The workshop ended yesterday and now the after class begins - that time between this workshop and the next when I put into play all the ideas that are dancing in my head. I find the easiest way to transition back into the studio is to begin working with a take-away. This time, I have many of them - the beads I made, the concept of inseam buttonholes, and a partially refashioned garment. This is good.
Last night, I curled up on the bed with The Art of Mistakes and read it cover to cover. It wasn't new information and I hadn't expected it to be. It was reinforcement of what I've already experienced in my own studio, what I already believe. It was wonderful encouragement to go home with. The author writes...
Creativity is not just about art. Often it has nothing at all to do with art. Creativity is about how we think, the possibilities we allow into our thinking and our ability to follow through with action. In just about all we do, we can think creatively or not.
Creative thinkers, whether they're artist or not, are willing to fight conformity and are willing to take on the continuing need to reevaluate what defines conformity. They don't need a degree in anything from anywhere to do that; they just have to believe in their gut that it's what they must do.
Christine taught us about several forms of draping including Japanese draping which is used for making a pattern that will be copied. It's a very simple system of gently moving the fabric into the shape you've pre-determined and is the method taught in Draping: Art and Craftsmanship in Fashion Design. I will most likely order the book at some point although I can't see myself designing patterns for mass production and I don't sew for other people. Perhaps I'll borrow it from the library first.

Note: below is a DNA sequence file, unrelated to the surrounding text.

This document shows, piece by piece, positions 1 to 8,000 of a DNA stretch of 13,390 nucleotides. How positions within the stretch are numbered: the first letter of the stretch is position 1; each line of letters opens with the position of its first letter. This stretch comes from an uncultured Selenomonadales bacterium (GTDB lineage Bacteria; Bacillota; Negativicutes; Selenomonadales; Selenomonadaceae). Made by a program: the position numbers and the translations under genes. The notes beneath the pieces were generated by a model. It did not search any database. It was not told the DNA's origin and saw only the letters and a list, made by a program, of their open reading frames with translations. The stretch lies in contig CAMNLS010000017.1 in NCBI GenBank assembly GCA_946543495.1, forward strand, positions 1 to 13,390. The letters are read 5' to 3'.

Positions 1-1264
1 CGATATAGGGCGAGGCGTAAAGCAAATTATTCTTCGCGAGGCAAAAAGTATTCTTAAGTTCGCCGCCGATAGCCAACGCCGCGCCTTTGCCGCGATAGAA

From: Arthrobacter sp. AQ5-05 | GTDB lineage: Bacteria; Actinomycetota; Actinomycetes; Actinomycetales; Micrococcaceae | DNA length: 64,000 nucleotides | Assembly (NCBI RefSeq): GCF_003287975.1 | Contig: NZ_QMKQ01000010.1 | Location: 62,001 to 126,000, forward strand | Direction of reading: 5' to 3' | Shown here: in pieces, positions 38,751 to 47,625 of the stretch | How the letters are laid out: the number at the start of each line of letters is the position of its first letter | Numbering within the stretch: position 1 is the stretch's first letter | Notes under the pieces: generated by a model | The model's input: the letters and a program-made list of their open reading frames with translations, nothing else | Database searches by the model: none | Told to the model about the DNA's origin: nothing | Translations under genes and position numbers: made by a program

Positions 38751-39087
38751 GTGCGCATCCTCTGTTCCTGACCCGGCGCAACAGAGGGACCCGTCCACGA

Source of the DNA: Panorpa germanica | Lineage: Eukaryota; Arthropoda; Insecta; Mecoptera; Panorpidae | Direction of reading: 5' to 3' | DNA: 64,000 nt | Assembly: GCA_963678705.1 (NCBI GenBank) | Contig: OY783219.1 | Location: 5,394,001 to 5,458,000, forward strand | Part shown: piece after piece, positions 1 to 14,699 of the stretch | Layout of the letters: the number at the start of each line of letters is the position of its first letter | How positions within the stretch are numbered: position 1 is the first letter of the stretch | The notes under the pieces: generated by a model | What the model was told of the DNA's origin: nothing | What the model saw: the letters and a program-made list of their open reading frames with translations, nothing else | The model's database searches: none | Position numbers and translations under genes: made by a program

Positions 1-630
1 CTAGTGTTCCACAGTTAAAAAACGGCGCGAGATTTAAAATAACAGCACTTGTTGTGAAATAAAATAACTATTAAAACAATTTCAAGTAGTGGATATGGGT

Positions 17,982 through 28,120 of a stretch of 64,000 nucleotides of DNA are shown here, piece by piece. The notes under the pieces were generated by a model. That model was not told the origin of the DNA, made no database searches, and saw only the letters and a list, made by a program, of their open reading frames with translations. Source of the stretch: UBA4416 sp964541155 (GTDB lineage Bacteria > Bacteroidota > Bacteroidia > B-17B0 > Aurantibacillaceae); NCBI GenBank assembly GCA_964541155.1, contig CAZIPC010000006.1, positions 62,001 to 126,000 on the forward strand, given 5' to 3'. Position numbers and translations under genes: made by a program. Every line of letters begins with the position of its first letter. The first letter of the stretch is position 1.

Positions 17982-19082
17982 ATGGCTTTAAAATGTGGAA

Free-form draping is about gently folding the fabric this way and that, creating seams and tucks, until the fabric takes on the shape of the garment you're developing. This detail is of a skirt I started using Diane's method of piecing fabric from fabric and Christine's method of draping it into a shape. I love the tucks. I'll get a better picture of the entire skirt when I'm back home.
Refashioning takes an existing garment and develops it into another garment that may or may not be the same as the starting point. These pants are becoming a skirt. There is not enough fabric in the one pair of pants so I will need to either include yardage or another garment. I'm looking for something that goes with. The long line in the back (right picture) will allow for a zipper which may be how I get in and out of this piece. That's important to keep in mind or it may never come off the mannequin.
The first project I did was to turn a skirt with a back zipper, a fitted waistband, and four godets - two front and two back - into a vest. The waistband has become the neckline and center back has become center front. Initially, I wanted sleeves using some fabric I made a couple years ago and then I opted to leave them off because I didn't want to spend the time it was going to take to get them to fit the way I wanted them to fit.
I cut the button off a sweater before leaving home and have two left for another piece. I bought several garments at the thrift store here in Ashland that go together so I can create a souvenier of my workshop and trip.
At a nearby used bookstore, I found this book - The Artist Unique - and plan to read it tonight and hopefully use it as a study guide for my journal time. As I mentioned in an earlier posting, I'm finding it harder and harder to find books to study since I've done so many already.
And I might knit. And I might work on the beads. And I might watch TV. Tomorrow, I'm spending the day with a friend and on Monday I'll start heading for home.
Talk soon - Myrna
Grateful - inspiration and good food